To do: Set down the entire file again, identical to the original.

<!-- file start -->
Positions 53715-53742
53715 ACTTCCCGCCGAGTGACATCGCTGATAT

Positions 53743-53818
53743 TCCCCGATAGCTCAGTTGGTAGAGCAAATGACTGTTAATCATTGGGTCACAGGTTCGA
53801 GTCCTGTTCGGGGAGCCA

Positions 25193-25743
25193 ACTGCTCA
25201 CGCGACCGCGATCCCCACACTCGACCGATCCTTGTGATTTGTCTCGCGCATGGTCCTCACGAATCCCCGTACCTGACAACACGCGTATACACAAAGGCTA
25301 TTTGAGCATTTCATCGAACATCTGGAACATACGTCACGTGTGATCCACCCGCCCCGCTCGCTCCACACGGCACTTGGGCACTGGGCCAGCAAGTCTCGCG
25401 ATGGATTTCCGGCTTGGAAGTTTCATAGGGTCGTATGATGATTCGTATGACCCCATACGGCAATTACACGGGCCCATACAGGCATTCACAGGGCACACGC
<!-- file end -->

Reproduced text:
Positions 53715-53742
53715 ACTTCCCGCCGAGTGACATCGCTGATAT

Positions 53743-53818
53743 TCCCCGATAGCTCAGTTGGTAGAGCAAATGACTGTTAATCATTGGGTCACAGGTTCGA
53801 GTCCTGTTCGGGGAGCCA

Positions 25193-25743
25193 ACTGCTCA
25201 CGCGACCGCGATCCCCACACTCGACCGATCCTTGTGATTTGTCTCGCGCATGGTCCTCACGAATCCCCGTACCTGACAACACGCGTATACACAAAGGCTA
25301 TTTGAGCATTTCATCGAACATCTGGAACATACGTCACGTGTGATCCACCCGCCCCGCTCGCTCCACACGGCACTTGGGCACTGGGCCAGCAAGTCTCGCG
25401 ATGGATTTCCGGCTTGGAAGTTTCATAGGGTCGTATGATGATTCGTATGACCCCATACGGCAATTACACGGGCCCATACAGGCATTCACAGGGCACACGC